Communicating Intent in APIs

25 Mar 2015

Recently was trying to work out how to allow custom resources to be specified in Dashen. I already know what data is needed/defined for a resource: a name, a MIME type, and a Stream. We can make this required data known very easily:

public class Resource
{
    public string Name { get; private set; }
    public string MimeType { get; private set; }
    public Stream Content { get; private set; }

    public Resource(string name, string mimeType, Stream content)
    {
        Name = name;
        MimeType = mimeType;
        Content = content;
    }
}

As all the parameters can only be set through the constructor, you are communicating that they are all required.

However when it comes to adding this Resource into our configuration, we are met with 3 possible solutions:

Resource collection on the config

var dashboard = DashboardBuilder.Create(new DashboardConfiguration
{
    ListenOn = new Uri("http://localhost:3030"),
    Resources = new[] { new Resource("test.png", "image/png", new FileStrea(...))}
});

As the DashboardConfiguration object is only used in this one call, it implies that the contents of it only get read once. Nothing to stop you holding on to a reference to the Resources collection though.

AddResource method on the config

var config = new DashboardConfiguration
config.ListenOn = new Uri("http://localhost:3030");

config.AddResource(new Resource("test.png", "image/png", new FileStrea(...)));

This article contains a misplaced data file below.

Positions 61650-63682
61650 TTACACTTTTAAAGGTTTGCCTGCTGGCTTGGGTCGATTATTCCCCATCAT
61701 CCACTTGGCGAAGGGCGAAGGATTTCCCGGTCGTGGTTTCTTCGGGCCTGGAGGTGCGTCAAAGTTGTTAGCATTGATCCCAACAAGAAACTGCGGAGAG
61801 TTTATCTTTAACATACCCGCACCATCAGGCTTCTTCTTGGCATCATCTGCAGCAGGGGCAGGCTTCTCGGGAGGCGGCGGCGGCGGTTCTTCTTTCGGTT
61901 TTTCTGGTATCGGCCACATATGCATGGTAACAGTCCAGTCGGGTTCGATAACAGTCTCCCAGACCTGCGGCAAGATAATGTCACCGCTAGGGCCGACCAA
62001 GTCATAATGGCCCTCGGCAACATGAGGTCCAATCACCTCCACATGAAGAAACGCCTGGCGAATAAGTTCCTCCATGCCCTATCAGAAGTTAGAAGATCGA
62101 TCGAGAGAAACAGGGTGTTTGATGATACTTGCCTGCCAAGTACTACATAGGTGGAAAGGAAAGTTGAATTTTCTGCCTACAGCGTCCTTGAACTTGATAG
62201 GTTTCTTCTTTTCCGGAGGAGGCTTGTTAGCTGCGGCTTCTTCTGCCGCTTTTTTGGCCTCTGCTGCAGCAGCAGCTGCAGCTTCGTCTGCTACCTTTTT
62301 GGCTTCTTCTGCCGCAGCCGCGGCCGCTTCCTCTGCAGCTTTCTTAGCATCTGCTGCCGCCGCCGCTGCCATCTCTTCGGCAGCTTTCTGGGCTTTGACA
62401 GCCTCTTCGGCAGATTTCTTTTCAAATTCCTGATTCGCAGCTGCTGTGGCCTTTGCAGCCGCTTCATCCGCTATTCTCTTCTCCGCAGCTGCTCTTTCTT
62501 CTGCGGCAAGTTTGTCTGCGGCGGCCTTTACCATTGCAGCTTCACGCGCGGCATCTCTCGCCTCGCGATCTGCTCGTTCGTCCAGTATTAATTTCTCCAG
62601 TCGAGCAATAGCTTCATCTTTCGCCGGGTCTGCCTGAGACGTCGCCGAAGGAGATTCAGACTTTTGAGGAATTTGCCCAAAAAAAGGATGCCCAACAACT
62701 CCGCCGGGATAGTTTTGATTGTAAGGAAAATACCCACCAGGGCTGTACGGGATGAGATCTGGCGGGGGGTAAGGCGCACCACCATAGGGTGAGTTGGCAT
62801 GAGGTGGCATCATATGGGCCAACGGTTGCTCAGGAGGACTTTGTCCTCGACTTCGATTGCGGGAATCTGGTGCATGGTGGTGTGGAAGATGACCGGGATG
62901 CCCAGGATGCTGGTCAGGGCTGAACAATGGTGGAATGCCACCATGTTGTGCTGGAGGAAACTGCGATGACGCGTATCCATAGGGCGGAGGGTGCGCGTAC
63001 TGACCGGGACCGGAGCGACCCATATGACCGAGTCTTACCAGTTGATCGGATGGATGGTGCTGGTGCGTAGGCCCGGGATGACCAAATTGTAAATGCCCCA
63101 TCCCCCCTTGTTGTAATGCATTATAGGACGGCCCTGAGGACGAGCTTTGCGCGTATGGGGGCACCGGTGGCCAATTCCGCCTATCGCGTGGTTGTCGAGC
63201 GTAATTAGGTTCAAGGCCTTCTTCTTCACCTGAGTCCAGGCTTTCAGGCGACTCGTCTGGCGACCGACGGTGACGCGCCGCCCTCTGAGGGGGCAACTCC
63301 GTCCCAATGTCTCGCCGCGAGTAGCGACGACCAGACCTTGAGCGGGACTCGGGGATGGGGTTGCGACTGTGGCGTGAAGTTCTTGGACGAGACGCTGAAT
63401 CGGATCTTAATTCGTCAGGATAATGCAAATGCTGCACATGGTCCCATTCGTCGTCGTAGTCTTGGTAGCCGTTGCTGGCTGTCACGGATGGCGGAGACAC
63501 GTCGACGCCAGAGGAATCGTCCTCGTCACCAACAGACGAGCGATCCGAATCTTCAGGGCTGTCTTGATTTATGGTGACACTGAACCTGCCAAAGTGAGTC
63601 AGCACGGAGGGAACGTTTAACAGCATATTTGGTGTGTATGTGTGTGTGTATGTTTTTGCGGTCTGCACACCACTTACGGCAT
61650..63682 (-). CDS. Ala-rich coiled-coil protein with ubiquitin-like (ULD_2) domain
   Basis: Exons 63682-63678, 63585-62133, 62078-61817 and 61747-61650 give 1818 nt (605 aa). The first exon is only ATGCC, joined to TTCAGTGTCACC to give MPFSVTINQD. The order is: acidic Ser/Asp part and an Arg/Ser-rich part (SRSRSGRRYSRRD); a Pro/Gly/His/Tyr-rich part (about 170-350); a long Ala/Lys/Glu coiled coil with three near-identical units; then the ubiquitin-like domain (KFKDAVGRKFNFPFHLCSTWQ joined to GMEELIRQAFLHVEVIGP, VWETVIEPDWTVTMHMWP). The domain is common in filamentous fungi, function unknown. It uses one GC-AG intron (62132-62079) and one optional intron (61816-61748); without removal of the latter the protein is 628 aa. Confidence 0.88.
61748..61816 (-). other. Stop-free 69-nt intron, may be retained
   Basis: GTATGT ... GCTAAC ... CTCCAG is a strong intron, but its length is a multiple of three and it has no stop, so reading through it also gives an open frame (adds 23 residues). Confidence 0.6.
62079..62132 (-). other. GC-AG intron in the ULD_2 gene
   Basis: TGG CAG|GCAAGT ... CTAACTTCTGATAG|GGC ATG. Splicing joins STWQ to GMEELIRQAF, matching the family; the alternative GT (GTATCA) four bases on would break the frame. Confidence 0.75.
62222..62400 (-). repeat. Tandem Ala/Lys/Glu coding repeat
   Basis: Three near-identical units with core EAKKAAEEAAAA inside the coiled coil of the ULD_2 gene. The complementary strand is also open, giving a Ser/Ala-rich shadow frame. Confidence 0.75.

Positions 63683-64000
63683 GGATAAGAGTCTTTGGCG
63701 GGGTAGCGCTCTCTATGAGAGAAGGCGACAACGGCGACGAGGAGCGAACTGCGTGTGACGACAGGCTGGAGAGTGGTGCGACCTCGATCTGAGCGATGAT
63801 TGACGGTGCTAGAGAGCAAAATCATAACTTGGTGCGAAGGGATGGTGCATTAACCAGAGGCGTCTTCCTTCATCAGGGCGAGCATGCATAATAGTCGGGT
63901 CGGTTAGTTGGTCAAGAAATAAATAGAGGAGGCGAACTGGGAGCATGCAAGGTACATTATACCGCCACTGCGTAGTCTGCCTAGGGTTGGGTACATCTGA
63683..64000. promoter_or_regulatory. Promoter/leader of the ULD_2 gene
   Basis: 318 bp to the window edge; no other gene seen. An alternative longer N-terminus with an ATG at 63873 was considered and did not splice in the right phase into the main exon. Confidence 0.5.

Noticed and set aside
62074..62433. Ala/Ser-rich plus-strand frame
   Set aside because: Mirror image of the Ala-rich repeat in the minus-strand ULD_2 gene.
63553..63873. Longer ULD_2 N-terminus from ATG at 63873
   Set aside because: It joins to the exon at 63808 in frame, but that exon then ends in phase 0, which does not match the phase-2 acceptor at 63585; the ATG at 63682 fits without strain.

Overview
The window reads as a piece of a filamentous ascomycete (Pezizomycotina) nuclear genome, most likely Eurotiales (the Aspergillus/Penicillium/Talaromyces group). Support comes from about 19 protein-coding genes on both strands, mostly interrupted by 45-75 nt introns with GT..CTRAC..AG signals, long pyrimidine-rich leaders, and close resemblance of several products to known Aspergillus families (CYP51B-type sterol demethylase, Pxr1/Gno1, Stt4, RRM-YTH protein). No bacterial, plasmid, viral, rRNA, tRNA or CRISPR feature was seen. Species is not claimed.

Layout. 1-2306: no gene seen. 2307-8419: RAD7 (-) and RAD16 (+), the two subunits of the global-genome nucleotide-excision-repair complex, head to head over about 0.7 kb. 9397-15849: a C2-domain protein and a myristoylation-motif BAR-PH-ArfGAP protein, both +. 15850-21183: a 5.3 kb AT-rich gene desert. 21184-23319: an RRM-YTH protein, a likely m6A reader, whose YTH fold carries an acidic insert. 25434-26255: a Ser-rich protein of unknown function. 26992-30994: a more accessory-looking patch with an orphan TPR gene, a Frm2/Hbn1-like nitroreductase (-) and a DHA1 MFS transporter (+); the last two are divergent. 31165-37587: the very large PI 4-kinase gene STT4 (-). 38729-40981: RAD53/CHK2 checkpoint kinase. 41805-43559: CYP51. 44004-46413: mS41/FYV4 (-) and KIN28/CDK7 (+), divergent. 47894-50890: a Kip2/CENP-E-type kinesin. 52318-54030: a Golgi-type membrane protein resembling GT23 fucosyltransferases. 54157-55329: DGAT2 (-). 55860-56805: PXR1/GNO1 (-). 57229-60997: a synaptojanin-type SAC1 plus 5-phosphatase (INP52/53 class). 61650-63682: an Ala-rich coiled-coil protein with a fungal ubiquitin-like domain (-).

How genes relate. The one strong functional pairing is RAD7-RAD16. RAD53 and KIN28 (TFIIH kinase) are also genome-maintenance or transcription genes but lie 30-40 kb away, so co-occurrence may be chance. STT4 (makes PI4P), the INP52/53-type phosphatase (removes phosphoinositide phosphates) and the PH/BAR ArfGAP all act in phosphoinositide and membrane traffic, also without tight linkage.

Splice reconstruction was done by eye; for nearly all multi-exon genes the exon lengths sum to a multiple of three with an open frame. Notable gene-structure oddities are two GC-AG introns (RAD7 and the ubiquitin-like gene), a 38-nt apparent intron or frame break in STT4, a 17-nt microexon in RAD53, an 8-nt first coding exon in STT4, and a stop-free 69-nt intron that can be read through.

//or
config.AddResource("test.png", "image/png", new FileStrea(...));

var dashboard = DashboardBuilder.Create(config);

Resources are still added to the DashboardConfiguration, but this time via a method. This hides the internal storage of resources. Second version also means we can hide the Resource class from the public too if we want. Also implies a level of uniqueness - could throw an exception on duplicate name being added, or rename the method to AddUniqueResource or similar.

AddResource method on the Dashboard

var dashboard = DashboardBuilder.Create(new DashboardConfiguration
{
    ListenOn = new Uri("http://localhost:3030"),
});

dashboard.AddResource(new Resource("test.png", "image/png", new FileStrea(...)));
//or
dashboard.AddResource("test.png", "image/png", new FileStrea(...));

Resource class is still hideable. Being able to add to the dashboard rather than the config implies that resources could be added at anytime, rather than just startup/config time.

Selected Solution

In the end I decided to expose the Resources as an IEnumerable<Resource> on the DashboardConfiguration object. I did this as I don't actually mind if the collection gets modified once the dashboard is started, and I can see some use-cases for dynamic resource resolution.

design, code, api

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